• ellengulson

Making Masks

On the weekend, Rob and I decided to take our oldest two out of school at least for the remainder of the term. This was simultaneously a tough call and a very easy one. The kids love their school and get so much out of it, so they will miss it. And keeping them home is certainly harder than sending them. But Mr. 5 and Mr. 2 have asthma and there hasn’t been a single winter since my oldest was born that we haven’t had a least one extended stay in the paediatrics ward. RSV, Pneumonia, bronchiolitis, tracheal tug, intercostal breathing, tachycardia, tachypnoea, wheezing, worker breathing, high flow oxygen, saturation……. All these and more became part of my vocabulary long before I started my nursing studies last year. Like any parent of a child who has a medical condition, I have become an expert in their condition. I know what works for them, what triggers them, how long they will typically spend in hospital each time. But the thing that I have learnt more than anything over our many hospital stays and specialist visits, is that I am my children’s best advocate. I am their protector and know them the best. Therefore I am best placed to make a decision about whether or not they go to school.

Whilst I am worried about how they would cope with the current virus, I am also conscious of the capacity that I have to reduce the pressure on our health system by trying even harder than I usually do to keep my kids out of the health system. If I can keep them from getting the normal colds and viruses that put them into the hospital, then I can free up those respiratory specialists that are desperately needed right now.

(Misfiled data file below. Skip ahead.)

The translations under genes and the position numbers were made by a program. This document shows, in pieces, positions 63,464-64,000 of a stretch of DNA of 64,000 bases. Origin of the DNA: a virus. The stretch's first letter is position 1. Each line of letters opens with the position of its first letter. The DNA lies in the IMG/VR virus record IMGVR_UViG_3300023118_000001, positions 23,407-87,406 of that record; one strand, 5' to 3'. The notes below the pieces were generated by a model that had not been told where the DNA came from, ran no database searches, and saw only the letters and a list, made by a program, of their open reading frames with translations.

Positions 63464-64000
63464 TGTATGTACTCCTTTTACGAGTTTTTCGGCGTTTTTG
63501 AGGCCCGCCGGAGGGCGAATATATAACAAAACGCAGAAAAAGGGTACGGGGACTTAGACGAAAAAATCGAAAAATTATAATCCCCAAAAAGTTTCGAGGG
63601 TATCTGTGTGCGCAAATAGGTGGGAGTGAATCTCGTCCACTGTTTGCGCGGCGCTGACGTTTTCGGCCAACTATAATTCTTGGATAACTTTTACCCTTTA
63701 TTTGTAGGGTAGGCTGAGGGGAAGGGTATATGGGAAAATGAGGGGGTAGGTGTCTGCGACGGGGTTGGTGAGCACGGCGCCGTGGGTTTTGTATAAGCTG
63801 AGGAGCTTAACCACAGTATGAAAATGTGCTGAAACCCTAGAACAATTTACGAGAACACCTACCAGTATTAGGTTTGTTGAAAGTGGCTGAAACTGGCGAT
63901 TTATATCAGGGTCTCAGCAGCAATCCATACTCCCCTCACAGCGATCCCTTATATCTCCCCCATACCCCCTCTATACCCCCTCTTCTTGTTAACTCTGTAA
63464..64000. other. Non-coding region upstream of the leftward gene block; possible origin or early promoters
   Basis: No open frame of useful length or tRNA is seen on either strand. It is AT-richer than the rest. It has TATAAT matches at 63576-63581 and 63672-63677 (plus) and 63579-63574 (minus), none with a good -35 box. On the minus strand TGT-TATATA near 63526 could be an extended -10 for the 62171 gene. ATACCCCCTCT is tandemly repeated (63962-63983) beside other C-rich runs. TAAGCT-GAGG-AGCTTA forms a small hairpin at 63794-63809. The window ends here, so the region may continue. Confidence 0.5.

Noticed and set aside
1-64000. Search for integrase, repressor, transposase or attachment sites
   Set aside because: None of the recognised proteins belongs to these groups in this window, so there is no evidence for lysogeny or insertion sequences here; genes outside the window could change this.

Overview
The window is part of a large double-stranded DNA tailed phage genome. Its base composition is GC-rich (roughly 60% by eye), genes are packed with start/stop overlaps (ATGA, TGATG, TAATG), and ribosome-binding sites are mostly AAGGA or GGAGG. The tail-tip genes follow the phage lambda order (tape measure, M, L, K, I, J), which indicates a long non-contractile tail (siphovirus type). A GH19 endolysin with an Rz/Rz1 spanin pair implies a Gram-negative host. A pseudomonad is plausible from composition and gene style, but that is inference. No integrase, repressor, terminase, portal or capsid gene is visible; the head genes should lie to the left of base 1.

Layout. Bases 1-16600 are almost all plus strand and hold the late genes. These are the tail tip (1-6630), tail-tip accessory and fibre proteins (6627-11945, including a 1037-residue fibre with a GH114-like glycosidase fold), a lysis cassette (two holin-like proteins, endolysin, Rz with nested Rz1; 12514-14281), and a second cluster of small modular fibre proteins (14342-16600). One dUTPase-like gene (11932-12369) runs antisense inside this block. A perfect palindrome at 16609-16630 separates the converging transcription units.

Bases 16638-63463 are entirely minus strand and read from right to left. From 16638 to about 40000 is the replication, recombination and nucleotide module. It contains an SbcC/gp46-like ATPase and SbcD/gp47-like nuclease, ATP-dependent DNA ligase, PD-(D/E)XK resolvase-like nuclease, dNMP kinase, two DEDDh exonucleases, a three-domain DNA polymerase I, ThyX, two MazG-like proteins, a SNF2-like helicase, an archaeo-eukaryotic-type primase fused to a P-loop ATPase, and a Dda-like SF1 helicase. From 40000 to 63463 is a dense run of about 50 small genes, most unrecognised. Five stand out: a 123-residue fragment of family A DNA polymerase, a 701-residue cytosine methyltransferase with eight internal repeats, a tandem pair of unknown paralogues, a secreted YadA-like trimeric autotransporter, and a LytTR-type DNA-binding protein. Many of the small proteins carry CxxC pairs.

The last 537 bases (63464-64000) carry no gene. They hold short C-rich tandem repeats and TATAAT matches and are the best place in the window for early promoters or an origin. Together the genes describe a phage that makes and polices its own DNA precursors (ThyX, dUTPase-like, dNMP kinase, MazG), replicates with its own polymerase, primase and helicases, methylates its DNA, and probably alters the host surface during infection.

So, here I am, making masks to reduce my exposure in those times where I cannot avoid leaving the house (supermarket etc). And making smaller ones to use on the kids if I have to take them out to the dr. or hospital (non-virus related).

There are lots of great patterns available online for making masks, but I used this one.


I used the size they recommended for the adult ones, and then sized them down for the kids by removing approximately 1cm all around for the kids. I probably could have gone a bit smaller, especially if I had planned to use it on Mr. 2, but frankly I can’t see him keeping it on ever anyway. For the kid’s ones I only used 2 layers of fabric rather than the three in the above pattern to make it easier for them to breath. Obviously if they are having an asthmatic event, I would not use them, as I would not do anything to compromise their breathing.

I used this research as a guide to what fabric to use, and went with a cotton pillow case. It is not as effective as a surgical mask (~60% vs 99%), but it is much better than nothing at all. https://smartairfilters.com/en/blog/best-materials-make-diy-face-mask-virus/

Happy Sewing and solidarity to all the newly homeschooling mums! F*&k this is hard work.

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